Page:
The New York Times Profiles Green Day’s Billie Joe Armstrong

With Revolution Radio debuting at #1 on charts around the world this week, Green Day is once very much in the news. After four years out of the spotlight, it’s good to see them back–and it’s also interesting to see the kinds of things Billie Joe Armstrong is talking about these days.

Here’s what the New York Times profile on BJA looked like:

Billie Joe Armstrong may be punk rock’s biggest triple threat: the frontman of Green Day, which was recently inducted into the Rock and Roll Hall of Fame; the co-composer and sometime star of “American Idiot,” the Broadway musical on its way to becoming an HBO movie; and the lead of “Ordinary World,” an indie film out Friday, Oct. 14.

What he is not, though, by his own admission, is a social media maven. “I’ll try to catch up,” he said. “I get into Instagram, and the next thing I know, someone will say, it’s all about Snapchat now! It’s like, oh God, leave me in the Stone Age — I got one foot in the Stone Age and the millennium right now.”

Mr. Armstrong’s straddled take on culture is laid out on “Revolution Radio,” the new Green Day album, and the first since 2000 that the band — including the bassist Mike Dirnt and the drummer Tré Cool — self-produced with an engineer. “It feels more independent than we’ve ever been,” Mr. Armstrong said in a phone interview.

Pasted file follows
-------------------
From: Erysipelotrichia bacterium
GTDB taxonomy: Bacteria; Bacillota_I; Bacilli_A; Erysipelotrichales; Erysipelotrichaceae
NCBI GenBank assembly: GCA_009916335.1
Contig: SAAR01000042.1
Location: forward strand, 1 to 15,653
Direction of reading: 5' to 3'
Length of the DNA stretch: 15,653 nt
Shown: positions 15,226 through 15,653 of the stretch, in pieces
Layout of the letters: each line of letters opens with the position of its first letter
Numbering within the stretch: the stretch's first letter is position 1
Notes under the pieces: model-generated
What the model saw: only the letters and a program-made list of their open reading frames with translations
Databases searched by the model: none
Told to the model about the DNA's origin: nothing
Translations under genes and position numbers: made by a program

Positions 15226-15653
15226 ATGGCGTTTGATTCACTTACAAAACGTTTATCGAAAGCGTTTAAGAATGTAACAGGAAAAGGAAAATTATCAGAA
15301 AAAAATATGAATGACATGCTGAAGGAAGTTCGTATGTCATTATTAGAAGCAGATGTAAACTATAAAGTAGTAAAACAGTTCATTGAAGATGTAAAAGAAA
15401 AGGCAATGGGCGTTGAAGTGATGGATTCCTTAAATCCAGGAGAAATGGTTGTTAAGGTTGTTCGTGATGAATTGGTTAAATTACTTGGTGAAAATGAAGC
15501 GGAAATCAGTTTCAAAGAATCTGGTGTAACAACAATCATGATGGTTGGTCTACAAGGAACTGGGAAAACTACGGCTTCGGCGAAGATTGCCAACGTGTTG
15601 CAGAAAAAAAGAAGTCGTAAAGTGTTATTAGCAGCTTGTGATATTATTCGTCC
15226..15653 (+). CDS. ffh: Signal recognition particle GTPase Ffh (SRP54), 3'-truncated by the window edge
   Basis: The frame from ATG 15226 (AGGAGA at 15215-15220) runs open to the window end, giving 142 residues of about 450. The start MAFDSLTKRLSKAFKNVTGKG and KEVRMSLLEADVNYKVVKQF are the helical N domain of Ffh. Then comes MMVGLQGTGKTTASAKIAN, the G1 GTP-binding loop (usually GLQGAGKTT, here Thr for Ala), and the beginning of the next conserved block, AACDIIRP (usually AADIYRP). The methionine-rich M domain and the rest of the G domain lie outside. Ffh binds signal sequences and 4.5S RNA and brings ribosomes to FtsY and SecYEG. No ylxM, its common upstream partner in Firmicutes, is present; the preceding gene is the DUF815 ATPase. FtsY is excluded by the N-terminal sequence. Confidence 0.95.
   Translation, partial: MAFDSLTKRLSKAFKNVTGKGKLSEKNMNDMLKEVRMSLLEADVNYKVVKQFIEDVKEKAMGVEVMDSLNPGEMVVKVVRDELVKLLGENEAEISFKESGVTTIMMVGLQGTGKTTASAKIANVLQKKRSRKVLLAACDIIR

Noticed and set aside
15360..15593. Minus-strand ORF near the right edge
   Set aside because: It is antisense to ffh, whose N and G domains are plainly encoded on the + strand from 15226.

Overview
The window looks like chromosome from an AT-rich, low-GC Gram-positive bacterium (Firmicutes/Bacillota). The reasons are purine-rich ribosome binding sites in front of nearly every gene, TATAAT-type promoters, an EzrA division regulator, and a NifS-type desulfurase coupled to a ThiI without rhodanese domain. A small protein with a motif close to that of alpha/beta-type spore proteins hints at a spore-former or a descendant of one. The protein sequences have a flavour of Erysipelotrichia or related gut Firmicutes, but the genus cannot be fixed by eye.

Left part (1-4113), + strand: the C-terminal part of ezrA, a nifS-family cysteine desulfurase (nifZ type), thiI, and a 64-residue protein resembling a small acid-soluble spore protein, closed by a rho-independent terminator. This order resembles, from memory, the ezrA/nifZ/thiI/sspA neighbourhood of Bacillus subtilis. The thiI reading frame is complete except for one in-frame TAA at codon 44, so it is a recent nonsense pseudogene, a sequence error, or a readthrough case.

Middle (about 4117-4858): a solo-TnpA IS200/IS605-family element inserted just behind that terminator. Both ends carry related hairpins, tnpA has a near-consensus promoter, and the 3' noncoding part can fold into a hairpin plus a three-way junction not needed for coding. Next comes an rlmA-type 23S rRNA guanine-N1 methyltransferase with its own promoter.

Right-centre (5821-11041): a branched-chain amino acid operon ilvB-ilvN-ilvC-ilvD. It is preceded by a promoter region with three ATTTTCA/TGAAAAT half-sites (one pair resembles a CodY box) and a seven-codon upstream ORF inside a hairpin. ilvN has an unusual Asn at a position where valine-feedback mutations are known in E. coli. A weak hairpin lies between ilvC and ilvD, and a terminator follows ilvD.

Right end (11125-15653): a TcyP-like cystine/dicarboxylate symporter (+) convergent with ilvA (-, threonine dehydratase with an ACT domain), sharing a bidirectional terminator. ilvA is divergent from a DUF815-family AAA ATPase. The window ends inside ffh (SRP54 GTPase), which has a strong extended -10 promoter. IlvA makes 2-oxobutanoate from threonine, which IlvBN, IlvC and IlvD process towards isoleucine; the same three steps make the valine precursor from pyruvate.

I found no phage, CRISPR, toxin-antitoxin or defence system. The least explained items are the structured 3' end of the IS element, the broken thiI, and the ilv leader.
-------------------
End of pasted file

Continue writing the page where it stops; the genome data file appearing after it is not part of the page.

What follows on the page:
He’s also branching out — sort of — with “Ordinary World,” in which he plays a musician-turned-slacker dad who throws himself a last-hurrah 40th birthday party. “My thing was keeping my stubble on for the movie,” he said. “I had to make sure I shaved it in the right way, once every three days. And I wanted to show my gray that I have growing in.”

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Alan Cross

is an internationally known broadcaster, interviewer, writer, consultant, blogger and speaker. In his 30+ years in the music business, Alan has interviewed the biggest names in rock, from David Bowie and U2 to Pearl Jam and the Foo Fighters. He’s also known as a musicologist and documentarian through programs like The Ongoing History of New Music.

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